On academia and the tragedy of secularism

On academia and the tragedy of secularism

By RAZIUDDIN AQUIL | 31 October, 2015
Professors often suppress new research and smother fellow research scholars who might outgrow them.
The tragedy of secularism in India is that those who talk about it most do not practise it themselves. Mullahs claiming to be secular sound contradictory in terms, but the so-called liberals and secularists hiding a loathsome self inside their thick skin is a matter of shame. 
For how else can one explain the difficulties faced by minorities, those coming from weaker sections of the society, women and young people in terms of having a toe-hold in academics, the near absence of their voice, resistance to the outcome of their research, and obstacles in their professional growth put by old patriarchs and their cronies? 
This is not to defend the government, whether at the Centre or states facing aggressive communal onslaught, but those claiming to be speaking for reason need some serious soul searching, on how secularism remains a virtuous ideology with strong support from the country’s governing principles and long historical antecedents and yet it sounds like preaching something that is not actually practised. 
The struggle is not only against aggressive right-wing violence in the public domain, but also to survive serious violations within academia, which is hitherto controlled by people who claim to be left or liberal. Powerful professors do all kinds of things in order to suppress or marginalise any new research coming from outside of their fold, sometimes smothering their own research scholars, who have the capacity to outgrow them in the long run. 
These politically and intellectually dishonest people are responsible for the sorry state of academics, not for nothing that they lack moral authority or credibility when they speak for secularism and tolerance as the guiding principles of the Indian state, which are seemingly being abandoned; but then we need to have a strong faith in Indian democracy, with parties in power getting away with violations before they are removed by the same people who bring them to power.
From historical experience, even the most dreaded world-conquerors spoke in the language of peace and justice when they came down from their horses to rule — equitably and magnanimously; since they had the power to conquer, they were also confident of their power to control and govern. By contrast, every time the state and its governmental machineries collapsed, creating widespread chaos and anarchy, the social and political flux paved the way for a new cycle of new people taking over with fresh energies and sincere commitment to uphold inclusive ideas of justice for all.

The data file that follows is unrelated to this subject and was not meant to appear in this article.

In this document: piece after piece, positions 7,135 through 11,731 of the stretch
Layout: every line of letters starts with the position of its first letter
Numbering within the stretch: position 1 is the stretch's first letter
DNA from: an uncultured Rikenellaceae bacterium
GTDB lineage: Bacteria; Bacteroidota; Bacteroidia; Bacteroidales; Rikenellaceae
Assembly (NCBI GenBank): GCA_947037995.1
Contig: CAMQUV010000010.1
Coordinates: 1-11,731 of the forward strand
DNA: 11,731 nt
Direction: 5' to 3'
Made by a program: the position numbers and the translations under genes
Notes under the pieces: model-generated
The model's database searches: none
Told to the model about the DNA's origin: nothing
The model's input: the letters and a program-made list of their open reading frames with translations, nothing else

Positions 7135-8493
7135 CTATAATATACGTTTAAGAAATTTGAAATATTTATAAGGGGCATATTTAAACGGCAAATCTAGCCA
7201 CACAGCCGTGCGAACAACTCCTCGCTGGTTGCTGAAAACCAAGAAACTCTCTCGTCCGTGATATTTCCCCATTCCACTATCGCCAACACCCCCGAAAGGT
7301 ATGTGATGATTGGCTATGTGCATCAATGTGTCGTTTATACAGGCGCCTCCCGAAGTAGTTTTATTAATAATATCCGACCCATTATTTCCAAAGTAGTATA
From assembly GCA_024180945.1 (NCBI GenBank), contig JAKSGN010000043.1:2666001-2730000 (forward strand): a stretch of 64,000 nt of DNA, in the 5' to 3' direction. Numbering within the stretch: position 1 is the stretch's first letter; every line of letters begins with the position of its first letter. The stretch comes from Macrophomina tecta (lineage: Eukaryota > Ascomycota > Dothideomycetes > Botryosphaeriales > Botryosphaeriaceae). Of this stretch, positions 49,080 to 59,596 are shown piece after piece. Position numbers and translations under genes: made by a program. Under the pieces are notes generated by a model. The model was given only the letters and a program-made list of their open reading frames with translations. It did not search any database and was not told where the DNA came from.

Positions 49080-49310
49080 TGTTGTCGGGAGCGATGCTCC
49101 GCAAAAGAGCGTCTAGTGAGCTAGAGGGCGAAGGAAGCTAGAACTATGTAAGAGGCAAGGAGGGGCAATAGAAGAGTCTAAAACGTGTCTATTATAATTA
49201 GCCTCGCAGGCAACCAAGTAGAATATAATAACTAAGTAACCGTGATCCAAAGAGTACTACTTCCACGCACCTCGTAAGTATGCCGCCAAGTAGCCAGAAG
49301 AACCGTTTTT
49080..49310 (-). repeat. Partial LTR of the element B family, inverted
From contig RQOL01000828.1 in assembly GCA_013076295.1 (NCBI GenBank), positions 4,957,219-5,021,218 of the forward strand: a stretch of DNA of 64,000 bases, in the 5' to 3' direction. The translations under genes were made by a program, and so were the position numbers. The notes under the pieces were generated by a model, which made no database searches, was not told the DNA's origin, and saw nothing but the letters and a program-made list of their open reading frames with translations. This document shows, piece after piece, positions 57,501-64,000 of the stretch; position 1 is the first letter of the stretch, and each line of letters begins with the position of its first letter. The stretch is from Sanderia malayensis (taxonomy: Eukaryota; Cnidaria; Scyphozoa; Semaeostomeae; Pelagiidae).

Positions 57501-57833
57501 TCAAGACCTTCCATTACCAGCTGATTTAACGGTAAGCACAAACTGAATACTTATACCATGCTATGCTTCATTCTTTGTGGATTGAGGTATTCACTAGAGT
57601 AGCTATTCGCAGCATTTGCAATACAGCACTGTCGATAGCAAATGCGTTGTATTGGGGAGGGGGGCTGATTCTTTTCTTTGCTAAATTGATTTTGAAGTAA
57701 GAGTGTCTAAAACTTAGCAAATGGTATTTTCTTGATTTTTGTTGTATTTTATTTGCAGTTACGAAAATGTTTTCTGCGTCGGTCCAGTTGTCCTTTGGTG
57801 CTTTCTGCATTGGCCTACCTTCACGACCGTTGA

Thus, it is also a moment for historians, social scientists and others engaged in the business of intellectual labour to reflect on how the reconstruction of the mind of the people is becoming impossible now, with a herd mentality getting swayed by “nonsensical and discredited reports”, which, as the all time great Muslim historian and proto-Sociologist, Ibn Khaldun (1332-1406) had warned, are the hallmark of a society facing a political churning (Syed Farid Alatas, Ibn Khaldun, Oxford University Press, New Delhi, 2013). 
For Ibn Khaldun, historical writing involved deep knowledge and subtle explanations of how and why of historical events, in other words, get to the truth of the matter. Reminiscent of the context like the present when historians have more or less lost credibility in terms of any respect for their voice in the domain of popular politics, Ibn Khaldun criticised political propagandists, who were masquerading as historians and spicing truth with gossip and false reports. 
In such a questionable and discredited kind of practice of history, the reporting of historical events was often founded on errors and wild conjectures. He added that those who lacked competence entered into the discipline of history, which was sought to be blindly passed down from generation to generation without any critical spirit or inquiry.
When academia is in such a sorry state and when mobs are also unleashed just on the basis of rumour and invented reports, there is little that one can expect from men of religion and those who thrive on its abuse in politics. 
In such a situation, liberal philosophers, intellectuals, scholars, and artists are expected to rise above the filth of popular politics. As seen in the long-drawn struggle over reason and faith in medieval Islam, philosophers such as Ibn Rushd argued that differences of opinion over metaphorical interpretations of complex legal or religious issues were intellectual prerogatives and their crude popularisation involving mobs was a flawed strategy. 
Tragically however, burning and banning of books of opposite groups, theologians/philosophers-intellectuals, were the usual practice in the wake of change in political regimes. Thus, historically, intolerance and abuse of power for suppressing contrary opinions are as true of academia as of a crisis-ridden society. 
A stable polity can have space for all dissenting voices, and anarchy will consume even those in power.
 

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